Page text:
Heading into today’s World Motorsport Council meeting in Qatar, all talk centred around double points and standing restarts, yet yesterday evenings main headlines have been dominated by some surprise notices. Perhaps the most surprising of all storylines is that the Korean Grand Prix has reappeared, taking a spot on the provisional 2015 calender and on a date which could cause some headaches. Meanwhile, Max Verstappen could have etched his name into the history books for good – It was certainly a seismic day for F1 news.
|“Yeongam Korean Grand Prix October 2012“
By calflier001 [CC-BY-SA-2.0], via Wikimedia Commons
A Recording Breaking Calender…
Ultimately, the headline came as a massive surprise to almost everyone. Talk of the Indian Grand Prix making a reappearance was rife when it was initially dropped this time last year, yet with speculation in regards to this thread falling quiet, the provisional 20 race schedule, (featuring the Mexico Grand Prix) looked set to be ratified by the WMSC. However 20 has become 21 and in uncharacteristic circumstances, a secret was kept as just that.
The return of the Korean Grand Prix is intriguing for a number of reasons. Not only has it emerged out of the blue, but a race which has failed to attract the audiences which Ecclestone desires has reappeared after just a year away- so what has changed? Other than the date on the calender, it is difficult to see what. It was suggested that the landscape around Yeongam would be vastly altered as part of a development plan when the venue initally appeared and this could be a first step towards remounting the road towards this end goal. It is certainly an exciting prospect.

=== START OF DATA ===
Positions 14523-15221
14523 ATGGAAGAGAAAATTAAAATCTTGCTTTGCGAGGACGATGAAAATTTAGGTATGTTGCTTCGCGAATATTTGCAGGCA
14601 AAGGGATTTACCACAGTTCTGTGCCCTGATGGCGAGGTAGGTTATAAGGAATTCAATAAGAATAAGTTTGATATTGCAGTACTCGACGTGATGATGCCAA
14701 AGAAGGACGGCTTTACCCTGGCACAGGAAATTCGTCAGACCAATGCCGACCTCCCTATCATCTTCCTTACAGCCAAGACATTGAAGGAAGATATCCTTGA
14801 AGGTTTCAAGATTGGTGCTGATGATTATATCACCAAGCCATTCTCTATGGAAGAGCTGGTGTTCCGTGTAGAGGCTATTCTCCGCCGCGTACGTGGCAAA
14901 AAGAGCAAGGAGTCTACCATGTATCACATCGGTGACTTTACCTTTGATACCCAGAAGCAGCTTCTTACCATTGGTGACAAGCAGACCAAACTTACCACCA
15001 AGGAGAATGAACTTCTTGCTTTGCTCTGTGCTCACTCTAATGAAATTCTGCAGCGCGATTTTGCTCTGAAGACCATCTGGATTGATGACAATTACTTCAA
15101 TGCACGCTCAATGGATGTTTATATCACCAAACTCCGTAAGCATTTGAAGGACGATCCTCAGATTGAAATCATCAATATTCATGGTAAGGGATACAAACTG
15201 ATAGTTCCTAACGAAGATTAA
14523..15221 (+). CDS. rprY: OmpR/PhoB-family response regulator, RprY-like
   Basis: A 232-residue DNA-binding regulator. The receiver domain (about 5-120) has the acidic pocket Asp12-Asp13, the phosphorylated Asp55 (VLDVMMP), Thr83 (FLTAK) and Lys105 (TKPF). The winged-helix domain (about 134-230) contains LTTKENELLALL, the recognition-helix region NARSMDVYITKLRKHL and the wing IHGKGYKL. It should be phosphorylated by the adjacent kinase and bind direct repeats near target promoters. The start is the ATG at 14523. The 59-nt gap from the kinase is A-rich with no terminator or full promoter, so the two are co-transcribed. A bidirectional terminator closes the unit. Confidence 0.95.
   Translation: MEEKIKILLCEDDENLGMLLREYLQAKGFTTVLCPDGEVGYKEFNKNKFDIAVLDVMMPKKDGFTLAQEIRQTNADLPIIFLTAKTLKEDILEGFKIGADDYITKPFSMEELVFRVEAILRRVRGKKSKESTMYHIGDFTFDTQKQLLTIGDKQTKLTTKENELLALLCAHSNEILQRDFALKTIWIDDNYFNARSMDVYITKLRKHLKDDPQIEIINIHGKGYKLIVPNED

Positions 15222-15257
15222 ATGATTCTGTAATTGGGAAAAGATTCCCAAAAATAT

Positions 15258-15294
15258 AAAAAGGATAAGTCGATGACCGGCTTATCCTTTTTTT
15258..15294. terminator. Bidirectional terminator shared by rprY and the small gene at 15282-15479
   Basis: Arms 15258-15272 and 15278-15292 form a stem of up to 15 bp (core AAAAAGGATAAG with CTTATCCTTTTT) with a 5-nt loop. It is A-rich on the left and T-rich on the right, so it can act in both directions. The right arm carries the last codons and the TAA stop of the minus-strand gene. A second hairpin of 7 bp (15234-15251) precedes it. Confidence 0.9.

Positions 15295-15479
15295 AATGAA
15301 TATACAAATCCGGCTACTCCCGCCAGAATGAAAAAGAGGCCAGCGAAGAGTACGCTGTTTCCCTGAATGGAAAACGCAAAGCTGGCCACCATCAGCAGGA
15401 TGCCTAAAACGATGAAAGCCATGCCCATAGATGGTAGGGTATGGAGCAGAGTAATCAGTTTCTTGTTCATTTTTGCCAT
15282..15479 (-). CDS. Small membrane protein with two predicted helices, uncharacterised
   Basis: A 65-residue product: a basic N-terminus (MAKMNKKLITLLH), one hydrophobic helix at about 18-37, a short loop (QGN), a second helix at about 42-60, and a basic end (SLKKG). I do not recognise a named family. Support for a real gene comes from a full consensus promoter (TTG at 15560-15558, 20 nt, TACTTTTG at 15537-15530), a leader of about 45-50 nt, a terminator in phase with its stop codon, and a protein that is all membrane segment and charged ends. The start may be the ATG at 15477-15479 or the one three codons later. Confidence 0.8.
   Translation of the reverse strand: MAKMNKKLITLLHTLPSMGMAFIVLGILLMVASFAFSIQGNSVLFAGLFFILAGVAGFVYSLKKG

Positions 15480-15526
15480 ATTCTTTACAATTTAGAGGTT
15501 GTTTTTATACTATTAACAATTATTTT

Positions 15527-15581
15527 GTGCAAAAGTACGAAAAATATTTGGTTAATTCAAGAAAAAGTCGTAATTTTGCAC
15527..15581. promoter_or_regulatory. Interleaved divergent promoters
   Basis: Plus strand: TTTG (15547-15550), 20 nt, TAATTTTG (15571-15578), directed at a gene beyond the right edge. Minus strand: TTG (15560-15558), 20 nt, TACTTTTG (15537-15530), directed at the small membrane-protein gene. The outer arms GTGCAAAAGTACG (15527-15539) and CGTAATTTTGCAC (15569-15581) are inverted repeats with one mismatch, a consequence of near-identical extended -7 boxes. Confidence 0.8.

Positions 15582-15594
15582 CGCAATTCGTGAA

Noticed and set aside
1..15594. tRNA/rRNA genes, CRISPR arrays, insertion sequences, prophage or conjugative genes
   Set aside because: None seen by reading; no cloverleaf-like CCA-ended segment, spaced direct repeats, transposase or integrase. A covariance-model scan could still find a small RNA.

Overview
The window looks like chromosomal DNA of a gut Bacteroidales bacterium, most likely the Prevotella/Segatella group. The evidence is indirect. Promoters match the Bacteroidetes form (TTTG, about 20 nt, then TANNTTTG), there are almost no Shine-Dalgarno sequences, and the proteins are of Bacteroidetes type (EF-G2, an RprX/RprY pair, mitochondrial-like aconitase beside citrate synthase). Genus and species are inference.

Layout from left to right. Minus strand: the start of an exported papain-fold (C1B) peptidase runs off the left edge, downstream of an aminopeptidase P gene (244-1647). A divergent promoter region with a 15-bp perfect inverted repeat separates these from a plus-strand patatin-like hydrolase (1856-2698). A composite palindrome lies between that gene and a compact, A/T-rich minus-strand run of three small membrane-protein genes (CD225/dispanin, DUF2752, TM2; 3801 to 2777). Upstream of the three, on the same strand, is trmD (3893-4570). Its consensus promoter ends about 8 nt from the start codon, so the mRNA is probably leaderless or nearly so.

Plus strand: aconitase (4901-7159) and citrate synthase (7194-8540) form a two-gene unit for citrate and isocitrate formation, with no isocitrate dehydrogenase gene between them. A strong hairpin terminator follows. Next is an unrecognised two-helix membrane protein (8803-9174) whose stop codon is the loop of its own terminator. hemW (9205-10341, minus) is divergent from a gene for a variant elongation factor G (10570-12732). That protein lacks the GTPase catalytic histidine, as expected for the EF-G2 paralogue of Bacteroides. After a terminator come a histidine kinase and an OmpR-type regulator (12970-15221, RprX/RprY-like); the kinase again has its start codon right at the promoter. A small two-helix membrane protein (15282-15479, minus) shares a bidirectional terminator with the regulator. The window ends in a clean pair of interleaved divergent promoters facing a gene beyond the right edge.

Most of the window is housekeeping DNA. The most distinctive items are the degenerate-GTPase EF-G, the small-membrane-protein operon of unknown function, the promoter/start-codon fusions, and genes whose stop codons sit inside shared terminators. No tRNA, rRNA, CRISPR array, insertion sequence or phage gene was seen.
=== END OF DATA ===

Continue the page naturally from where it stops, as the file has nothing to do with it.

One issue surrounding the race is its scheduling. I imagine that it will lead to logistical headaches for all the teams, with it placement on May 3th meaning that it will be a back-to-back event with the Spanish Grand Prix. In terms of development programmes, teams may be forced to alter their usual schedules, as the typical three week hiatus prior to the European season will now be disrupted by a fifth fly-away in succession – not-to-mention the logistical nightmare that will be travelling from Mokpo to Barcelona in a week. Regardless, it is another race and another weekend of entertainment in 2015.
The Youngest EVER
Another piece of news which slithered under the radar yesterday will certainly have caught young Max Verstappen’s attention. After criticisms have been made in regards to the simplicity of the super-licence process, the WMSC have clamped down on youngsters entering the F1 scene, placing an age restriction on qualification – in short, anyone under the age of 18 will not be able to obtain a super-licence from next season. Fortunately for family Vertsappen, Max has already earned his and as such, he has dodged the new regulation.
Not only that, but the news suggests that Max Vertsappen’s name could be etched into the history books forever. If this age restriction becomes a cornerstone of the super-licence process, (and it is difficult to see it ever coming under scrutiny), Vertsappen will be the youngest F1 driver ever, forever, as a 17-year-old débutante. Entering the fray with a record already established is certainly pleasing, particularly when it seems as though it will be entrenched.